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Souped-up sailers
Mort Lund
April 28, 1958
Hottest hulls on the Seven Seas today are the fast and unpredictable planing sailboats
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April 28, 1958

Souped-up Sailers

Hottest hulls on the Seven Seas today are the fast and unpredictable planing sailboats

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Practically every sailor who has ever been left slatting around in the monoxide backwash of a powerboat has on occasion wished violently for just enough speed to sizzle up to the fellow and say a few words. Short of attaching rockets, his best bet today is to invest in a planing sailboat. The planers are light, tough little craft that can make anywhere from 12 to 25 mph, more than enough for an owner to occasionally enjoy the altogether lovely sensation of leaving a gas-burner behind.

Almost as surprising, a good planer will take a cruising yacht three times its length with no trouble at all. Until recently one of the unshakable axioms of sailboat design had been that the bigger the boat, the faster she goes. This natural law of sailing was first turned topsy-turvy by an English naval architect named Uffa Fox. Fox, a man noted for his unorthodoxies, claims to get most of his ideas while ruminating in the bath. (Once, in answer to a request for Fox's portrait from a highly respectable publication, the architect sent along a photograph which showed him reclining, Archimedeslike, in his tub.)

Whether Fox got his idea for the planing hull in the tub or not, he first tried it back in 1928 on a class of small 14-foot dinghies known as the International 14. The 14s were a clubby little bunch who had just gotten around to standardizing their hull design somewhat when Fox decided to crack the class.

Fox took the basic design, refined it, sharpened the bow and flattened the lines aft. He named the result Avenger. It was an apt name. Avenger was nothing less than a new and somewhat fearsome concept in sailing.

The big-boats-beat-small-boats rule was based on the fact that every boat underway creates a bow wave and a stern wave. As a law of physics, it is impossible for such a two-wave system to travel much faster than 1.6 times the square root of the distance between the two crests (which is the same distance as the boat's waterline length). So every conventional sailboat was caught in a trap of its own making as far as top speed was concerned. Any attempt to pile on canvas and increase the speed beyond the natural maximum resulted in bigger and higher bow and stern waves whose drag nullified the added power.

The Avenger, on the other hand, was so light and fast that she jumped right up on her own bow wave until it was underneath her mast, then planed along on her bottom like a surfboard. The stern wave was practically eliminated and along with it the limitation on speed. Fox was delighted to find that Avenger kept right on gaining with a freshening wind as long as her crew could keep the boat on its feet.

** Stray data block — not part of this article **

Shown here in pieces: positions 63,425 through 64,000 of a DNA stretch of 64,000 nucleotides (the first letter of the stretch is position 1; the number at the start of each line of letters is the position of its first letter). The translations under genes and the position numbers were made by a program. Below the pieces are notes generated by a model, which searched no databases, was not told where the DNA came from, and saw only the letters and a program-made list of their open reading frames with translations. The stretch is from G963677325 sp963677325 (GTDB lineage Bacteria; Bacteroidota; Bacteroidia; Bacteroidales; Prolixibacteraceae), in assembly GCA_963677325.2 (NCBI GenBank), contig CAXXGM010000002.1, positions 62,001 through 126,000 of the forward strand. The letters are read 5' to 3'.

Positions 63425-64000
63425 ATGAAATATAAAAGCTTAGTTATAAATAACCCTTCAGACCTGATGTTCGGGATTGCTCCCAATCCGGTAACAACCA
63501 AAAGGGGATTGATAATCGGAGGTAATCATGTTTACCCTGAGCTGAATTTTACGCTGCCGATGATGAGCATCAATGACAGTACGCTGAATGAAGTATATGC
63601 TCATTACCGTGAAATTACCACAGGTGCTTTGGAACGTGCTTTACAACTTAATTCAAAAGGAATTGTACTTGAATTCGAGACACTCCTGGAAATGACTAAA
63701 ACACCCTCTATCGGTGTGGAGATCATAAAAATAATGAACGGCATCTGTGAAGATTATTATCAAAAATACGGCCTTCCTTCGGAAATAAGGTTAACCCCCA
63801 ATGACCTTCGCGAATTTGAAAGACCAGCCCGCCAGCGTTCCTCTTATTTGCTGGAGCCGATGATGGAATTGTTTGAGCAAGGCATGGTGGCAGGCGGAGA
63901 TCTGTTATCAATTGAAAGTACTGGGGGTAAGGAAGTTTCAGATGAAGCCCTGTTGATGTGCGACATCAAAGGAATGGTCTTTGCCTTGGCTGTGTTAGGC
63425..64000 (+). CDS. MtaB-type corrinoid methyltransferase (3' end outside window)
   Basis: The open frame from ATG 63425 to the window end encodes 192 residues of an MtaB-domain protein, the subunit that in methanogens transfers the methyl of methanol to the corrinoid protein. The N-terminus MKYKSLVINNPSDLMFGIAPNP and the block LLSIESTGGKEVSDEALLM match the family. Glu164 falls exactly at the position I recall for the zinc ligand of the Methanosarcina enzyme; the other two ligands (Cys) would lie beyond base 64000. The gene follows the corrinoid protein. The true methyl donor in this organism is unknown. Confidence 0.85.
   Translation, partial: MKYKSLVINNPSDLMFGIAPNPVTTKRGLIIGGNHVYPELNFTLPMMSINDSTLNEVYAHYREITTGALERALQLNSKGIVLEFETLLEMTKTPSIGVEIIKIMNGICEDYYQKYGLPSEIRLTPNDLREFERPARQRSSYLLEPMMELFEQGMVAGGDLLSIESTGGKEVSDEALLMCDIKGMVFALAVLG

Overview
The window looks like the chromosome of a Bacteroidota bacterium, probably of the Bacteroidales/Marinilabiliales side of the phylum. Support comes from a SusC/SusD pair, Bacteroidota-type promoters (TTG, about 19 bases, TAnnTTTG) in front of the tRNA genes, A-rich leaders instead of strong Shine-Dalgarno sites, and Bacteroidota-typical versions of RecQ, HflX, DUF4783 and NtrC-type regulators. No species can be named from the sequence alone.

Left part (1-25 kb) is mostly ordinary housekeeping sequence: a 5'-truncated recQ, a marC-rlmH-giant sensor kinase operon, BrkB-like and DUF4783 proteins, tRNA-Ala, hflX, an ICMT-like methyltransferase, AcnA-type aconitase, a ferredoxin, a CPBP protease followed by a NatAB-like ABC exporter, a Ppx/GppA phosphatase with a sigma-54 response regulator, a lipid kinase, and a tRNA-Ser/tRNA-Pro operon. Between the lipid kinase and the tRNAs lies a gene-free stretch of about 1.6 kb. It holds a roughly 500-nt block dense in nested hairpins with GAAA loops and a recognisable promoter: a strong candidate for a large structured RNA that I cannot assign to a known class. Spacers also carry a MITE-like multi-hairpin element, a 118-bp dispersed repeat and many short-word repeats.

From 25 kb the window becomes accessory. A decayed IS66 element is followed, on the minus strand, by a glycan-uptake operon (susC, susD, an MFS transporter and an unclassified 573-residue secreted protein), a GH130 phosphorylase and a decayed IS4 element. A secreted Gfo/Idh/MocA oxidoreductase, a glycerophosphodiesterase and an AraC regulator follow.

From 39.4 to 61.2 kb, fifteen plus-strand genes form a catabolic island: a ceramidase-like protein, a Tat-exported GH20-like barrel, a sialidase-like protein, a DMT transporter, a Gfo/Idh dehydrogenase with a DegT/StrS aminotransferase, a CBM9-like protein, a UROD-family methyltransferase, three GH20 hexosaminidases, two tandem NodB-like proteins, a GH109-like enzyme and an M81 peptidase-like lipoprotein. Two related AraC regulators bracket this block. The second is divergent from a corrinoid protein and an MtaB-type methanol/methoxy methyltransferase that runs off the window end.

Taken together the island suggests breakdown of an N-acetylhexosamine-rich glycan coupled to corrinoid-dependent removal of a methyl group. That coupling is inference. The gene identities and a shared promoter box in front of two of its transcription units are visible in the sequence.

Avenger was promptly entered in the top International 14 race, the Prince of Wales Cup. In that race, Fox lapped 14 of his competitors on the two-mile course and won the race by five minutes. As an encore, he sailed the 14-foot Avenger across the Channel (a feat in itself) to Le Havre where he won three races in two days. His race score for the year was 52 firsts, two seconds and three thirds. With a good wind broadside, Avenger would come up and plane, accelerating from six to 12 knots so fast that she left her fellow International 14s behind lonely and obsolete.

Historically, Avenger did more for sailing than provide a superior International 14. She was the progenitor of thousands of planing boats that changed the complexion of racing for those who joined the new classes. For instance, the heretofore dull and spiritless business of inching in on the leaders on the downwind legs was done away with. Given a good breeze, the downwind leg of a planing race is marked by a quick scramble of crews trying to jockey their hulls into planing position the instant the mark is rounded. The first man to plane his boat can make three or four boat lengths on the slower fellows. And sustaining the plane has become an art in itself. A hull planes best when almost flat on the water and the crews have to be willing to hang outside of their craft like trapeze artists to keep them flat. In fact some classes developed "trapezes" strung from the mast to facilitate just this.

In the beginning not everybody approved, of course. The early Fox design was tricky, prone to swerve like a rodeo bronc. The acrobatics required put a premium on belly and leg muscle. But winning is winning. Not long after Avenger's debut, the whole International 14 class was going to Fox for their boats. The 14s became hot rods. "A floating bundle of nerves," snapped one sailor who remained among the unconvinced.

"A disease," agrees George O'Day, the leading U.S. planing sailboat man. "The International 14 keeps you scared. You never know what it's going to do to you. I love it."

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